Read On! ‘Human Security and Human Rights under International Law: The Protections Offered to Persons Confronting Structural Vulnerability’

I am thrilled to post for the first time in IntLawGrrls and to share the publication of my book Human Security and Human Rights under International Law: The Protections Offered to Persons Confronting Structural Vulnerability (Hart Publishing, 2016).

This book considers the potential of human security as a protective tool within the international law of human rights. Indeed, it seems surprising given the centrality of human security to the human experience, that its connection with human rights had not yet been explored in a truly systematic way. The book attempts to address that gap in the literature and sustains that the human rights of persons, particularly those facing structural vulnerability, can be addressed more adequately if studied through the complementary lens of human security and not under human rights law alone. It takes both a legal and interdisciplinary approach, recognizing that human security and its relationship with human rights cuts across disciplinary boundaries.

Human security with its axis of freedom from fear, from want and from indignity, can more integrally encompass the inter-connected risks faced by individuals and groups in vulnerable conditions. At the same time, human rights law provides the normative legal grounding usually lacking in human security. International human rights norms, individualistic in nature and firstly enacted more than sixty years ago, present limits which translate into lack of protection for people globally. As a result, the collective and contextual conditions undergone by persons can be better met through the broader and more recent notion of human security, which emphasizes ‘critical (severe) and pervasive (widespread) threats’, and accentuates socioeconomic vulnerabilities as authentic security concerns. Indeed, as signaled by Sadako Ogata, human security is ‘the emerging paradigm for understanding global vulnerabilities’.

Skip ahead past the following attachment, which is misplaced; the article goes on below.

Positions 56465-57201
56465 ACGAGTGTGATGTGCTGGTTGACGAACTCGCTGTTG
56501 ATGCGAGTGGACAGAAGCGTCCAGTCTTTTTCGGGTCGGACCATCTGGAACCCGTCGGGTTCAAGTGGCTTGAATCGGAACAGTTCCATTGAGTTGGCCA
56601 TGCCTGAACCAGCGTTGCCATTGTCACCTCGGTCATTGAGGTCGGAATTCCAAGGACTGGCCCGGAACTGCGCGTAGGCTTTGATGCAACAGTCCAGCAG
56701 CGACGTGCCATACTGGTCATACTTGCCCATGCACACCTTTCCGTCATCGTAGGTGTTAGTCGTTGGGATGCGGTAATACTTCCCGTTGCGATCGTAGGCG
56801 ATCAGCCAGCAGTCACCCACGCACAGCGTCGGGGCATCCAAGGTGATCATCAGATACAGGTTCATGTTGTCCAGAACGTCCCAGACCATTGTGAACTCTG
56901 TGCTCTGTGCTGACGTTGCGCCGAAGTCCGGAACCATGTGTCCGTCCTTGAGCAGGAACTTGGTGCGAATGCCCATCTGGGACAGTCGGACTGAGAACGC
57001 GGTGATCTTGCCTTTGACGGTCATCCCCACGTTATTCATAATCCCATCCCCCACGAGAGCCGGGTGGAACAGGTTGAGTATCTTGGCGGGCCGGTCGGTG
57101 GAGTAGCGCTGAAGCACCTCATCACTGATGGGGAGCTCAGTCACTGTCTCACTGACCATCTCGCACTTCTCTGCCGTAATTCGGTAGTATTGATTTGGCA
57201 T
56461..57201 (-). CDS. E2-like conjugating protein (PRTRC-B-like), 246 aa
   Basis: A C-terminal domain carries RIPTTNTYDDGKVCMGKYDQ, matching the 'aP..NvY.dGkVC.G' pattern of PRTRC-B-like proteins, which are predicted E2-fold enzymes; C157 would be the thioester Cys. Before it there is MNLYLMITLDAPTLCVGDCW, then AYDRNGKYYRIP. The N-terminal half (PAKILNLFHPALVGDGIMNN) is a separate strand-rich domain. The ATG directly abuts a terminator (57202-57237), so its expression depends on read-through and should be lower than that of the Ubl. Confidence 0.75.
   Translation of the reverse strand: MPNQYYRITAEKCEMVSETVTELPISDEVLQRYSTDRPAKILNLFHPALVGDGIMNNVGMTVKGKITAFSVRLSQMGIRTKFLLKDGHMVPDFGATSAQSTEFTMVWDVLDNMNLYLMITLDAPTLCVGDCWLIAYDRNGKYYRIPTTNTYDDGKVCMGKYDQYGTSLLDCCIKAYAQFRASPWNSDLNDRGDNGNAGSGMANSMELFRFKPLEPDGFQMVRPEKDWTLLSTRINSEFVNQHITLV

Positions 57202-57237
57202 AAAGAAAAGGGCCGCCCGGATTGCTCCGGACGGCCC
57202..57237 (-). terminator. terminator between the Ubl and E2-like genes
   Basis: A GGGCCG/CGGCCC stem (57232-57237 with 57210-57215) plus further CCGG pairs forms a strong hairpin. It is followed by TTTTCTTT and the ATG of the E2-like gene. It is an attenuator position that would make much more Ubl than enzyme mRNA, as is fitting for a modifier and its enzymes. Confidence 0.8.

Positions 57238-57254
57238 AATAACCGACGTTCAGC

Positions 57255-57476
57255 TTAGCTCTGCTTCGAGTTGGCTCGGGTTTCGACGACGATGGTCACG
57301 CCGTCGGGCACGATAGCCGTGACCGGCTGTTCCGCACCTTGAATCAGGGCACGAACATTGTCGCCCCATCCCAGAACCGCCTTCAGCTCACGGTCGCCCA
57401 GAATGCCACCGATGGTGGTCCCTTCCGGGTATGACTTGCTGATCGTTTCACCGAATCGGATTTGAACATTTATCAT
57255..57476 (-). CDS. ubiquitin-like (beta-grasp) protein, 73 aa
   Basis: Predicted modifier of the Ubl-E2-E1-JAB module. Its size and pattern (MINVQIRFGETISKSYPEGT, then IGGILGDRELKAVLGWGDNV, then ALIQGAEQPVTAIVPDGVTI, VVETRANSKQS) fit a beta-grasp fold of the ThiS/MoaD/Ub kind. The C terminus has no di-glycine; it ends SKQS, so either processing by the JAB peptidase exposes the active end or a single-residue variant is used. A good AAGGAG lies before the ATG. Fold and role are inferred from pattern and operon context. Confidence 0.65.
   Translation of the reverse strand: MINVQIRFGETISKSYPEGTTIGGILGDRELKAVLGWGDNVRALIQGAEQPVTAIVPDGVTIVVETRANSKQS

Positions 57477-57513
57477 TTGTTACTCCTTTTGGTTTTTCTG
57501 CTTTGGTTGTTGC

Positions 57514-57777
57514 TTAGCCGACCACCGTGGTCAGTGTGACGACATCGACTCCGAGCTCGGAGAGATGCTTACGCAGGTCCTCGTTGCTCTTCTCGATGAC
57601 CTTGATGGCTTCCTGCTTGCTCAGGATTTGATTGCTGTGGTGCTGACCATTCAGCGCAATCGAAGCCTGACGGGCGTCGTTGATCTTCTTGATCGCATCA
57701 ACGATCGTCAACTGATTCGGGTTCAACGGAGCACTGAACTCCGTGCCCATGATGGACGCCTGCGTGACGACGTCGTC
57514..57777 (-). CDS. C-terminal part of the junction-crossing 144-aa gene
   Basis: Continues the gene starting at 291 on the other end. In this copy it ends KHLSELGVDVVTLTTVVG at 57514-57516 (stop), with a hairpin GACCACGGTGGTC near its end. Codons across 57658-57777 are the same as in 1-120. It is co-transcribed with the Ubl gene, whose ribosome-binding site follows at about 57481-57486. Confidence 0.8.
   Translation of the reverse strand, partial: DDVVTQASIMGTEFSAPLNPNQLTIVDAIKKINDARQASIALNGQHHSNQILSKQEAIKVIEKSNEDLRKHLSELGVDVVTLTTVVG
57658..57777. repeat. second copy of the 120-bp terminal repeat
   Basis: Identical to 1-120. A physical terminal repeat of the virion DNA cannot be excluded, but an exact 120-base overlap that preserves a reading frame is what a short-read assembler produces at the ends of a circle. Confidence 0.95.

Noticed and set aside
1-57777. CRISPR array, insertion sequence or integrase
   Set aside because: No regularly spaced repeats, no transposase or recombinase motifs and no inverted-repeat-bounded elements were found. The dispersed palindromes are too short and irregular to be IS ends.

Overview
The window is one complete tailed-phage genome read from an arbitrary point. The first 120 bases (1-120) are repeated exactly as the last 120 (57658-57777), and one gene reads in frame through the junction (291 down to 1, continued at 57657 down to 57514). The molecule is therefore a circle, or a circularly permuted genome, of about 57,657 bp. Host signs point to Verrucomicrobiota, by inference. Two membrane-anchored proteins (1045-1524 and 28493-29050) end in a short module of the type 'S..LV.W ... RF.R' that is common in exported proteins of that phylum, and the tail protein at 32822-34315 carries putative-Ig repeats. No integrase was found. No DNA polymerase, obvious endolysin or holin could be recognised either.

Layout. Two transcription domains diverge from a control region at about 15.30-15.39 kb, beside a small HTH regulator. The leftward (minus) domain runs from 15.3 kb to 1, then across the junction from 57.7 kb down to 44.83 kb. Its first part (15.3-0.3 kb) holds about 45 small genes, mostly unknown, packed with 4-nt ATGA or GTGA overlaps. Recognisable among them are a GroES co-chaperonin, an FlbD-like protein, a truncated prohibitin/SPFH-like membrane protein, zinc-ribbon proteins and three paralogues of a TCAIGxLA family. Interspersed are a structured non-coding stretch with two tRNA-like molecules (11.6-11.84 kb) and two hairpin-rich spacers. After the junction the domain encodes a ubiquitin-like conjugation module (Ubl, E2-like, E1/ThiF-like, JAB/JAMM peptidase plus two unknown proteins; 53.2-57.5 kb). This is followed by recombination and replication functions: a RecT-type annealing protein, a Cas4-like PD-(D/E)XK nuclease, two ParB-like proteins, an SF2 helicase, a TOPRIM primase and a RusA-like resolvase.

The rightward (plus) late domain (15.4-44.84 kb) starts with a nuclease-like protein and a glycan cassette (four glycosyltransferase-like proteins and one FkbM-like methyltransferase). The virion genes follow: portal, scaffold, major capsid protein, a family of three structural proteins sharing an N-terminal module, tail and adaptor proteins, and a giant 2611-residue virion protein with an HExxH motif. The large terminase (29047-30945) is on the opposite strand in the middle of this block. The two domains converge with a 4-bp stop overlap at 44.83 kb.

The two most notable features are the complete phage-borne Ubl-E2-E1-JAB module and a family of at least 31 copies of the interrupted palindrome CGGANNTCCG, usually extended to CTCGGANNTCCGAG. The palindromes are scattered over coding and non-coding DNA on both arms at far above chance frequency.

The analysis follows a two-part approach. Firstly, it evaluates convergences between human security and all human rights – civil, political, economic, social and cultural –and constructs a general framework for thought and action, the ‘human security – human rights synergy’. Secondly, it goes on to explore the practical application of this framework in the law and case-law of UN, European, Inter-American and African human rights bodies in the thematic cores of 1) violence against women and girls (VAW); 2) undocumented migrants and other non-citizens such as asylum-seekers and refugees; converging in 3) a particular examination of the conditions of female undocumented migrants. In the last chapter, the book systematizes this evidence to reveal and propose added values of human security to human rights law; and inversely, it indicates how human rights standards/indicators can deliver a needed more precise, normatively grounded and operational conception of human security.

These ‘interpretative synergies’ offer promise for shifting the boundaries of international human rights law: in constructing integrative approaches to fill legal gaps, better prevention and addressing protectively collective threats, and –in the spirit of the Universal Declaration of Human Rights- creating an ‘enabling environment’ to fulfil all human rights, especially for those not only confronting isolated moments of risk or individual human rights violations, but rather conditions of structural vulnerability affecting their everyday lives. Continue reading

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Go On! AEL summer courses on Human Rights Law and Law of the EU (deadline April 4)